As long as there are lawyers, there will probably always be some form of paralegal employment. The Paralegal Profession has grown out of a need for lawyers to have non-legal assistants to carry out tasks they can’t find the time to do in a day’s work. The work of a paralegal will be specific to the law firms’ needs and may range from legal research and drafting legal documents to investigating the case and interviewing witnesses. The best chance for a paralegal to get and keep a job is to be a team player.
In some law offices a paralegal may assist in case preparation of opening statements, closing arguments, and court motions. In almost all legal firms, the paralegal will be responsible for administrative tasks, such as answering phones, taking messages, preparing correspondence, and office filing. While in training, a paralegal may specialize in a specific type of law, such as real estate, family law, bankruptcy, or environmental law. It is recommended by authorities in the legal industry that in order to be assured of finding a job after schooling is finished, be flexible and at the same time be an expert in many facets of the law.
Paralegal Job Outlook
Paralegal careers were as recently as 2011, considered one of the fastest growing occupations, according to the Bureau of Labor Statistics. While that can still be said for much of the paralegal job outlook, some of the job descriptions have changed, and paralegals new to the market should be aware of those changes. Technology has had an effect on millions of jobs that are repetitious and can more effectively be done by machines. According to the Estrin Report in February 2013, this indicates about two-thirds of the current job force.
Certain aspects of paralegal responsibilities are not likely to change. At the basic level, paralegals are trained in law, while spending many less years in school. For this reason, they work behind the scenes in a supportive role to the law firm. Paralegals are not allowed to represent the firm’s client in court, or provide legal advice or guidance. Paralegals may not set legal fees, or sign court documents as the client’s representative. The jobs paralegals may do could probably be done by one of the firm’s staff of lawyers, but it is probably more profitable for the firm if legal advisors spend more time with clients and less time assisting office personnel.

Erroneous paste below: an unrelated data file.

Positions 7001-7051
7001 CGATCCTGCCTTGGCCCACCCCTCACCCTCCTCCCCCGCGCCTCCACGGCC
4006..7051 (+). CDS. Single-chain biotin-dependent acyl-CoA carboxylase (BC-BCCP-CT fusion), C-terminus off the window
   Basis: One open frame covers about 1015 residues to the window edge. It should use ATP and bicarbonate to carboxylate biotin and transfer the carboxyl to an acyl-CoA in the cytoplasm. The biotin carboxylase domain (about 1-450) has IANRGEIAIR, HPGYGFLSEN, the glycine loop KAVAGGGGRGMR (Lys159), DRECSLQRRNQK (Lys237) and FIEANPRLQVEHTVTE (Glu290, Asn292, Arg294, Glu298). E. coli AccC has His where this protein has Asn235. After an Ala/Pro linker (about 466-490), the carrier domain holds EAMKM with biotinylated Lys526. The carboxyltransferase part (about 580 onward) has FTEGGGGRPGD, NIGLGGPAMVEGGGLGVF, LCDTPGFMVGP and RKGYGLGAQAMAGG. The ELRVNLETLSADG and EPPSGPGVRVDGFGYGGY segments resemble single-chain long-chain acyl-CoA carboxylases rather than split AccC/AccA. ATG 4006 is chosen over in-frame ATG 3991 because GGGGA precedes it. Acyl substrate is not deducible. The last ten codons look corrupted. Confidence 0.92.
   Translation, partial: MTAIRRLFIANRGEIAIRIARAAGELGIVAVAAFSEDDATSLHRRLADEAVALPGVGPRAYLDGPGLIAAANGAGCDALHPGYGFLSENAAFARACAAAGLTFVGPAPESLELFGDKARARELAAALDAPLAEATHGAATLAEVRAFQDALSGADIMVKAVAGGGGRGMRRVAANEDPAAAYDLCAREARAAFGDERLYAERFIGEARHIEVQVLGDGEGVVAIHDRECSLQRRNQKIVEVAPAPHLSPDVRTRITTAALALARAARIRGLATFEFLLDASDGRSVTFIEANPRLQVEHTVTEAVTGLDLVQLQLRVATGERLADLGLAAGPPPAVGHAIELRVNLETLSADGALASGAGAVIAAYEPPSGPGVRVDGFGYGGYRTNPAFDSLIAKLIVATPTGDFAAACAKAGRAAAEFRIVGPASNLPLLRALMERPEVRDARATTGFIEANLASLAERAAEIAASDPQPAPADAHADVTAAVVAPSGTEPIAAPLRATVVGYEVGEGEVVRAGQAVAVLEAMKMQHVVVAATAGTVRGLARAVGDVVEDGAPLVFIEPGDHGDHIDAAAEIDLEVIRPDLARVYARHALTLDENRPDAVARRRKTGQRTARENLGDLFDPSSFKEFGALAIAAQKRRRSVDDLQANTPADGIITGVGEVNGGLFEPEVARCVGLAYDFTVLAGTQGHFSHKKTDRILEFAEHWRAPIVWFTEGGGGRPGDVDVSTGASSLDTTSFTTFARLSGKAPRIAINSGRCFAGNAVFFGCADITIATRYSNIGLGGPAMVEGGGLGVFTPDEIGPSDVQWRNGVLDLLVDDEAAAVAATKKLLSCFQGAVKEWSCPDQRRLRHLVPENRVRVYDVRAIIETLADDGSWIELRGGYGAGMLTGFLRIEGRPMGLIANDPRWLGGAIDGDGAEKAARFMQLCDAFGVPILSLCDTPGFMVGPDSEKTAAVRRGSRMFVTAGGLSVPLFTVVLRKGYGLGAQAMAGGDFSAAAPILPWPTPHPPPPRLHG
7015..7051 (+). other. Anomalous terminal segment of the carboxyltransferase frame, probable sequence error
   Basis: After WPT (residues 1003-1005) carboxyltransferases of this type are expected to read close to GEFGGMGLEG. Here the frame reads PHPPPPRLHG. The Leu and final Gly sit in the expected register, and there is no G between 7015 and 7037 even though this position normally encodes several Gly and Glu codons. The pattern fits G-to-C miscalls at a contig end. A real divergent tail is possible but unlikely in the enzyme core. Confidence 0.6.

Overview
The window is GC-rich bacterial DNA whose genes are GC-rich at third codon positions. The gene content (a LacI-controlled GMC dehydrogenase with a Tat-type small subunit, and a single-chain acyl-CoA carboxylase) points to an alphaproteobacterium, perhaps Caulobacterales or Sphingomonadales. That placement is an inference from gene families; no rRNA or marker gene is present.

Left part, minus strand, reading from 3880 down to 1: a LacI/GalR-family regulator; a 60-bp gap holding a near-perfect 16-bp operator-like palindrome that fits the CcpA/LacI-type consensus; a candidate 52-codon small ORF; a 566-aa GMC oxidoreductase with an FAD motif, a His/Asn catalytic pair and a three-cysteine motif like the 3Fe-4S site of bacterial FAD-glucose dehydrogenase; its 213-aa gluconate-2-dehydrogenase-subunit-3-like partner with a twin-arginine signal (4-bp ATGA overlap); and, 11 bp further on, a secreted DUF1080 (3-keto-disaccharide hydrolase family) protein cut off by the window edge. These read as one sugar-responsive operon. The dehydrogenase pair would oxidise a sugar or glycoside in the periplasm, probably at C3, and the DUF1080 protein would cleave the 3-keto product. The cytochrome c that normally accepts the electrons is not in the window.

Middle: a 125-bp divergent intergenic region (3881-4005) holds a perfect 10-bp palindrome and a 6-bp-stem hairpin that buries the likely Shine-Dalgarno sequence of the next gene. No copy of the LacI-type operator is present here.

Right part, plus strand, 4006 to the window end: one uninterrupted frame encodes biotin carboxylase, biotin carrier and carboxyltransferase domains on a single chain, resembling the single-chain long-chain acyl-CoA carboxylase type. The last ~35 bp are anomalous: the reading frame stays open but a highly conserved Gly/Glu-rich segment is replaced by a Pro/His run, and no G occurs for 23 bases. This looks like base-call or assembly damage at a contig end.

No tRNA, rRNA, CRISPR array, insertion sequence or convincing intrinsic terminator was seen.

Going into the supportive role of the legal industry, paralegals and legal assistants need to know what law offices are looking for, which includes knowledgeable and extremely sophisticated individuals. Those who are motivated and innovative as well as up-to-date on the latest laws have an excellent chance of succeeding in paralegal employment. Use of social media and expanding any technological skill sets can only help you and your law firm to move in a positive direction. Accept ever-changing challenges and stay open to opportunities as you contemplate future employment as a paralegal.